Right before we closed on our apartment, I watched a sweet little video about the dying (extinct?) art of neon sign making in New York City. Which is why, shortly after moving into our new Chicago apartment, I couldn't help but noticing the classic neon signs that seemed to be everywhere in this town. There are at least five within a short radius of our home, and one of my favorites is the neon flower sign on LaSalle Flowers, which sticks out at a funny catty-corner angle to the street. The flower shop sits not far from an original Howard Johnsons, the kind with the sweet peaked roofs, which is itself home to the Cafe Luna. The Cafe Luna is exactly what I want a diner to be: a no frills place with endless coffee refills, eggs prepared a thousand ways, pancake combo platters, and a great grilled cheese.
Given its proximity to our home, Paul and I spend many Sunday mornings at the Cafe Luna, where our conversation often circles back to the things we love about Chicago. You see, those things like the neon signs and the diners symbolize something that cities like New York and Washington DC have managed to price themselves out of. In Manhattan or D.C. you would be hard-pressed to find a diner that doesn't charge $15 for pancakes and offer an array of cocktails, an ironic theme, and expect you to vacate your table as soon as you have finished eating. And, in those cities, the neon signs are gone because corporations and businesses have bought up the majority of the real estate, and no one bothers to fix neon anymore. Which is why the LaSalle flower sign always makes me smile.
Thus, we were very sad to hear a few months ago that the Howard Johnsons has been sold to a real estate developer to be demolished. The Cafe Luna can stay open for another year, until the demolition happens, though the owner's son recently told me he wasn't sure they would have enough business now that the hotel has closed.
I want to be clear that there was nothing write-home worthy about the cafe, it's not a gastropub, nor a Shopsin's, it's just a small family-run place where I can walk in and get coffee and waffles, which is exactly as it should be. Cities need places like the Luna Cafe, where a cabbie can stop and get a omelet to go, or someone hard up for cash can come in and count out their exact change next to an (admittedly more well off) local home owner like myself.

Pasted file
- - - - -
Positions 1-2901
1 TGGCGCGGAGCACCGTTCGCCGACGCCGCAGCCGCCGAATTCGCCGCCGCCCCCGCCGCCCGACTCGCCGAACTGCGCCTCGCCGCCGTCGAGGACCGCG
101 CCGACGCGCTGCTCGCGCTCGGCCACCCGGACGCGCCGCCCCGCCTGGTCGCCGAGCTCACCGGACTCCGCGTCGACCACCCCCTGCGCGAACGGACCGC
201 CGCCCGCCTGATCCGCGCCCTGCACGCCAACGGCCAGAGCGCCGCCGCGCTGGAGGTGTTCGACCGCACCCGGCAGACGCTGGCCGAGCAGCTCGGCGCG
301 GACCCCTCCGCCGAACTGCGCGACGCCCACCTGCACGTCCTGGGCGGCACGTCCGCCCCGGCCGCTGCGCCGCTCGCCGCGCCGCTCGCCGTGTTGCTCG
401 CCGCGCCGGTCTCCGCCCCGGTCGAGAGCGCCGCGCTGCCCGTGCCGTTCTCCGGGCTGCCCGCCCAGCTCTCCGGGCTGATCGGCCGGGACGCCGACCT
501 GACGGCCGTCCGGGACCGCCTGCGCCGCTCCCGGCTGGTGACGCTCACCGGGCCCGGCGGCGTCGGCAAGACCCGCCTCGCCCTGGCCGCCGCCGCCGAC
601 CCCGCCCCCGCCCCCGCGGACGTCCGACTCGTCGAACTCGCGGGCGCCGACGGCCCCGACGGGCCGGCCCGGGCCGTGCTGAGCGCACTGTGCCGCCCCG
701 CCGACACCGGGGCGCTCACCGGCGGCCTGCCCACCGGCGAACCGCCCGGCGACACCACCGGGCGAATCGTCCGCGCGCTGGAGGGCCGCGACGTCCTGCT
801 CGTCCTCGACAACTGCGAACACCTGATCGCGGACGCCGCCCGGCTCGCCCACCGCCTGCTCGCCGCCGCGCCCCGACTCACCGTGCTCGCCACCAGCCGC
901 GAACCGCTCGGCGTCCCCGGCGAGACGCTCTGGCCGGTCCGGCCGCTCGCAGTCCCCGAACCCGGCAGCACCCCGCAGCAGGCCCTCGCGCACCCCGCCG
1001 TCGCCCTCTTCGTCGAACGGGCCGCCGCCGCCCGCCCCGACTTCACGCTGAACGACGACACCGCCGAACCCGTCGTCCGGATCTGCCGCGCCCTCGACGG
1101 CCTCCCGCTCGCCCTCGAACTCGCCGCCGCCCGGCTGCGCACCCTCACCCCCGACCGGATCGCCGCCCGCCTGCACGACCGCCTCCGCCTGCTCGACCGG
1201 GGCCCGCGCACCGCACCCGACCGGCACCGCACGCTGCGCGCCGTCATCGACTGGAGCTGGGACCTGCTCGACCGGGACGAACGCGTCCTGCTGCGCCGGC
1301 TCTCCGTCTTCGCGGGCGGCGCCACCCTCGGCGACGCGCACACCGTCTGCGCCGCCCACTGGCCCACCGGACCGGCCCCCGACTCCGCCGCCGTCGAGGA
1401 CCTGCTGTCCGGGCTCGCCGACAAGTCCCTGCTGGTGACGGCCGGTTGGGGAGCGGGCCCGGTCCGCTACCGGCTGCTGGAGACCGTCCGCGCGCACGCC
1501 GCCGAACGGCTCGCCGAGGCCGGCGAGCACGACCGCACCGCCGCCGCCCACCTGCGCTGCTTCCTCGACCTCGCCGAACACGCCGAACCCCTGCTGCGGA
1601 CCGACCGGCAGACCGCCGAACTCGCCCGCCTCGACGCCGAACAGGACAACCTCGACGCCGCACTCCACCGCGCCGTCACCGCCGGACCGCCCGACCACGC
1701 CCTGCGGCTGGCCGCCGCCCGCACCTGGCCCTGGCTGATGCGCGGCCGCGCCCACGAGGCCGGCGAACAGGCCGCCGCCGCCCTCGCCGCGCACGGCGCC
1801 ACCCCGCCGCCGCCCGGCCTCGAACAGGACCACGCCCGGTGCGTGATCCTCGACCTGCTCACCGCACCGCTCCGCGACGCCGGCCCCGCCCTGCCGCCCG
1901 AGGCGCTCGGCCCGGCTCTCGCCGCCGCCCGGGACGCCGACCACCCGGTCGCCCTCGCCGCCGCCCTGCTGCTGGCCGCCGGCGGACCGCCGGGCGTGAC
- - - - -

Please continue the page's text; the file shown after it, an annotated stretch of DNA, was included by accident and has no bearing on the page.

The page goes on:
I've been thinking a lot about why I'm drawn to places like this. Many of my friends would probably tell you, not unjustifiably, that I'm a food snob, and I've been known to be a harsh critic of restaurants on occasion. So what makes me love a place that has no issue with putting whipped cream out of can onto its pancakes? Diners and breakfast cafes are a huge part of the American experience to me, not just the food culture but the culture-culture. A diner is in many ways like the first hamsani (local hummus place) I wandered into as a twenty-year-old in Beirut, alone, where I sat and had a meal of hummus and chatted with locals and where my eyes were opened to a whole culture for the first time. I had spent three years studying Middle Eastern studies, but it wasn't until I sat in that cafe and talked to people that I really got it.
These places are also places where people of all social strata not only cross paths, but might actually sit and eat together in some tangential way. And in our society these days, I fear there aren't many places where that happens often anymore.
*** In other news, our move to Cairo is impending shortly, where I hope to find my local koshari place (and whatever the Cairene equivalent of hamsani/ful vendor there is). If you readers have suggestions please do send them this way. Also, though it would probably be most appropriate to follow this post by a recipe for pancakes, the truth is I buy all my pancakes at diners, and so instead you get this recipe which I make every once in a while for a twist on rice krispie treats. They are guaranteed to disappear from your office in under 10 minutes. ***
Nutty Chocolate Crispy Treats
This recipe was inspired by something I found online, deep in the internets, when I was trying to use up a bunch of things in our pantry like agave and coconut oil. You can also try topping the treats with a schmearing of melted chocolate and sea salt.
6 cups rice crisp cereal
1 cup agave syrup
1/3 cup maple syrup
1/2 cup nutella
1/2 cup almond butter, peanut butter, or soynut butter
1/3 cup chocolate chips or chopped chocolate
3 tablespoons coconut oil or butter
2 pinches (about 1/2 teaspoon) sea salt
1. Measure out your cereal and have it at the ready. Line a 9x12 inch pan with parchment paper.
2. Get out a large deep pot (a small stock pot works nicely). Place the agave and maple syrup in the pot and bring the mixture to a roiling boil. Watch the mixture so it doesn't boil over, but luckily you're using a deep pot! Let the mixture boil for one minute. Turn off the heat and immediately stir in the nutella, nut butter, chocolate, oil, and salt. Stir well to combine. Fold in the rice crisp cereal, working quickly to mix everything together.
3. Spread the mixture into the prepared pan and press down using a nonstick spatula or damp fingers. Let the treats rest for at least 3 hours before slicing. Cut into bars using a knife or sharp-edged spatula.